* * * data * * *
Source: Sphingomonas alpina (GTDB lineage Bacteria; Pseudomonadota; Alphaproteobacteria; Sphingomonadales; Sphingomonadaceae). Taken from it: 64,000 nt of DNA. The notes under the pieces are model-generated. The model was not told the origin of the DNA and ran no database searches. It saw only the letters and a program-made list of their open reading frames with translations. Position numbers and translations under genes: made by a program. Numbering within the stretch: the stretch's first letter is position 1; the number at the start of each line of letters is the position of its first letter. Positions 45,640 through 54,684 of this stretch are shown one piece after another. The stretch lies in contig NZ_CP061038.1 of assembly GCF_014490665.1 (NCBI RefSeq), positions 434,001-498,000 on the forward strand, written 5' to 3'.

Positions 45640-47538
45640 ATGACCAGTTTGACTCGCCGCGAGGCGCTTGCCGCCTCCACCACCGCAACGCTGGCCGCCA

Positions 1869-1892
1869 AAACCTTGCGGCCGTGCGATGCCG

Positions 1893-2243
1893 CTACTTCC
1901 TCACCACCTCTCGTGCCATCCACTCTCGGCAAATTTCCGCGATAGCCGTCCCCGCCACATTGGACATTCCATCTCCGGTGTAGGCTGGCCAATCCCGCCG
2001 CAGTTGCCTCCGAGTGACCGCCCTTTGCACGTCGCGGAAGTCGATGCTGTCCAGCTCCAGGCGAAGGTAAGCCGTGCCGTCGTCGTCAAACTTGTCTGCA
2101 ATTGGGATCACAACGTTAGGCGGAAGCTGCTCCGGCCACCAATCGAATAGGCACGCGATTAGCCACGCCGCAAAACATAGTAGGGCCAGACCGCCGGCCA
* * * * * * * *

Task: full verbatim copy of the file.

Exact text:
Source: Sphingomonas alpina (GTDB lineage Bacteria; Pseudomonadota; Alphaproteobacteria; Sphingomonadales; Sphingomonadaceae). Taken from it: 64,000 nt of DNA. The notes under the pieces are model-generated. The model was not told the origin of the DNA and ran no database searches. It saw only the letters and a program-made list of their open reading frames with translations. Position numbers and translations under genes: made by a program. Numbering within the stretch: the stretch's first letter is position 1; the number at the start of each line of letters is the position of its first letter. Positions 45,640 through 54,684 of this stretch are shown one piece after another. The stretch lies in contig NZ_CP061038.1 of assembly GCF_014490665.1 (NCBI RefSeq), positions 434,001-498,000 on the forward strand, written 5' to 3'.

Positions 45640-47538
45640 ATGACCAGTTTGACTCGCCGCGAGGCGCTTGCCGCCTCCACCACCGCAACGCTGGCCGCCA

Positions 1869-1892
1869 AAACCTTGCGGCCGTGCGATGCCG

Positions 1893-2243
1893 CTACTTCC
1901 TCACCACCTCTCGTGCCATCCACTCTCGGCAAATTTCCGCGATAGCCGTCCCCGCCACATTGGACATTCCATCTCCGGTGTAGGCTGGCCAATCCCGCCG
2001 CAGTTGCCTCCGAGTGACCGCCCTTTGCACGTCGCGGAAGTCGATGCTGTCCAGCTCCAGGCGAAGGTAAGCCGTGCCGTCGTCGTCAAACTTGTCTGCA
2101 ATTGGGATCACAACGTTAGGCGGAAGCTGCTCCGGCCACCAATCGAATAGGCACGCGATTAGCCACGCCGCAAAACATAGTAGGGCCAGACCGCCGGCCA